Something as simple as a child's toy design might help NASA scientists solve the complex problem of landing astronauts on Mars.
Safely landing a large spacecraft on the Red Planet is just one of many engineering challenges the agency faces as it eyes an ambitious goal of sending humans into deep space later this century.
At NASA's Langley Research Center in Hampton, Va., engineers have been working to develop a lightweight inflatable heat shield that looks a lot like a super-sized version of a stacking ring of doughnuts that infants play with. The engineers believe it could be deployed to slow the craft as it enters a Martian atmosphere much thinner than Earth's.
Such an inflatable heat shield could help a spacecraft reach the high-altitude southern plains of Mars and other areas that would otherwise be inaccessible with existing technology. The experts note that rockets alone can't be used to land a large craft on Mars as can be done on the moon, which has no atmosphere.
Parachutes also won't work for a large spacecraft needed to send humans to Mars, they add.
Hence the inflatable rings, known as the Hypersonic Inflatable Aerodynamic Decelerator, which would be filled with nitrogen and covered with a thermal blanket. Once deployed for landing, the rings would sit atop the spacecraft, somewhat resembling a giant mushroom.
"We try to not use propulsion if we don't have to," said Neil Cheatwood, the senior engineer at Langley for advanced entry, descent and landing systems. "We make use of that atmosphere as much as we can, because it means we don't have to carry all that fuel with us."
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NASA's leaders acknowledge that getting humans safely to and from Mars as early as the 2030s will poses extreme challenges. The agency's scientists acknowledge they also must design new in-space propulsion systems, advanced spacesuits, long-term living habitats aboard spacecraft — even communication systems for deep space.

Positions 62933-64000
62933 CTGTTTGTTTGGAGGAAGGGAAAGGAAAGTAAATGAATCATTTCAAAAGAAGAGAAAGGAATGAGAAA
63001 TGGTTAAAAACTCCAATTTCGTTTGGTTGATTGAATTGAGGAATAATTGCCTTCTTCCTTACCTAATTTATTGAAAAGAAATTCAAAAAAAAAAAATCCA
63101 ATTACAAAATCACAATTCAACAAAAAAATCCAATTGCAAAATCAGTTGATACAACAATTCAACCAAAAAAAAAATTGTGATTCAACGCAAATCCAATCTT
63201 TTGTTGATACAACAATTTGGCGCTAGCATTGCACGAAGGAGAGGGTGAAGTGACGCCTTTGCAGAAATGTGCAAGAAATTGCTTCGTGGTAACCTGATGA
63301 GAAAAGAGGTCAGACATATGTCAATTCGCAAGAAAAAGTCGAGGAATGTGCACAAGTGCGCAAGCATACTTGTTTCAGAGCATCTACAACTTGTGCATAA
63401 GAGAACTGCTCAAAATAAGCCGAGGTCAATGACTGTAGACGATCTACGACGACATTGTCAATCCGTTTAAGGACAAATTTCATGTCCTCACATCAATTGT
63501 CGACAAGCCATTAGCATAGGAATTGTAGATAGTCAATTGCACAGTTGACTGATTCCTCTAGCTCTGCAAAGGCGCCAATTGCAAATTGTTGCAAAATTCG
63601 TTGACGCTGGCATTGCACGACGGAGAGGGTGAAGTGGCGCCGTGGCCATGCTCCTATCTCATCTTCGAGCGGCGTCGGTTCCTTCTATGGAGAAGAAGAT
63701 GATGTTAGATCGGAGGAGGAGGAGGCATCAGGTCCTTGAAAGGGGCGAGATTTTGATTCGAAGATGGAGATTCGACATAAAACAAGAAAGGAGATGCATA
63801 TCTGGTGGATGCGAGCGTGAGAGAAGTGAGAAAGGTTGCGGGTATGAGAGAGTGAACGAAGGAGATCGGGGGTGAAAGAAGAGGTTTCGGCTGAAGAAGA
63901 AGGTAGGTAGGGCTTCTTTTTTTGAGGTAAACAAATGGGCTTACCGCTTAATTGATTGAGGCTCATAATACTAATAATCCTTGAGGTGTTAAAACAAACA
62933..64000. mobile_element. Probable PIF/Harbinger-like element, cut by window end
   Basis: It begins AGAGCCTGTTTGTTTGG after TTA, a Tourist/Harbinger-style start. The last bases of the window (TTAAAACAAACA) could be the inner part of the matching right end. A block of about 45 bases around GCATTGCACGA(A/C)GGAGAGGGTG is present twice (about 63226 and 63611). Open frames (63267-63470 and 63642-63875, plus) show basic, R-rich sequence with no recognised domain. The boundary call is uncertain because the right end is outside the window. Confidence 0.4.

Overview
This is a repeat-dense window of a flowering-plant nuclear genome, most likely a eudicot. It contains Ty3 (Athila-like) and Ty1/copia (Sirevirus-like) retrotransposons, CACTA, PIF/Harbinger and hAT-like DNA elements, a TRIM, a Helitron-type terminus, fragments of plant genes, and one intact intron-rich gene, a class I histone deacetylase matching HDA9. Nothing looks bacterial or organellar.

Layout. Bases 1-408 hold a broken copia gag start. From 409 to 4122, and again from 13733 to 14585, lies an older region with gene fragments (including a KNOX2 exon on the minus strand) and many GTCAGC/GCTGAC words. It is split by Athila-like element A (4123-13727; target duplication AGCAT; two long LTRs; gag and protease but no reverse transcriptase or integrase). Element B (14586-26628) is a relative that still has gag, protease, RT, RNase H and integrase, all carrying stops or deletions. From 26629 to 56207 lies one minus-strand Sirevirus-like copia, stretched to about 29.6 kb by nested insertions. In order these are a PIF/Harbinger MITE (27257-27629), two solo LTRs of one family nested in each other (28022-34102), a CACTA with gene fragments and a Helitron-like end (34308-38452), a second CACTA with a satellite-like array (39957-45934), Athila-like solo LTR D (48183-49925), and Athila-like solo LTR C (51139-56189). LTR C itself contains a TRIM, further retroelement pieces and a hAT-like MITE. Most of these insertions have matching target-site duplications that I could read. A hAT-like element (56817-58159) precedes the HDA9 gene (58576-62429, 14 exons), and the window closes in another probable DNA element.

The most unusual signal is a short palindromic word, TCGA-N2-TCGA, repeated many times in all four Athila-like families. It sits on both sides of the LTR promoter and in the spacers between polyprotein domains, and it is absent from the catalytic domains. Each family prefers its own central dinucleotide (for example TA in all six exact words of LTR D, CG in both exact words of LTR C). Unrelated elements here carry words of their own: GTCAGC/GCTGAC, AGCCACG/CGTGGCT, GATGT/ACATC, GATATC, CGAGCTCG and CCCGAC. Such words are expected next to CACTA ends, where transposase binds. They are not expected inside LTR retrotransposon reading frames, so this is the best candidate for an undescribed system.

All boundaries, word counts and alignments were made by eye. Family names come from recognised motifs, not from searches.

Work is proceeding, sometimes fitfully.
When an unmanned private rocket destined for the International Space Station exploded in October soon after liftoff from Wallops Island, Va., numerous scientific experiments went up in flames with it. But one NASA experiment that Orbital Sciences Corp. originally invited aboard — for a second-generation inflatable spacecraft — was not ready in time for the flight, NASA officials say.
That experiment, which calls for testing how second-generation inflatable spacecraft technology performs upon re-entry in Earth's atmosphere, is now scheduled to go up on the next Antares rocket in 2016.
New technology is needed to get astronauts to Mars because the type of spacecraft that would land humans would be much larger than anything that's landed on the planet previously. Current heat-shield technology weighs too much to be used on larger spacecraft. NASA has relied on parachute-based deceleration on Mars since the Viking program in the 1970s.
"The idea is that you would have something that could be packed up, put in a very small volume and then deployed into a very large size," Anthony Calomino, principal investigator for materials and structures for hypersonic re-entry at Langley.
Smaller scale, inflatable experiments have been launched on rockets before, but never into orbit. The information gathered from those earlier projects will be applied to the upcoming, larger-scale experiment in 2016.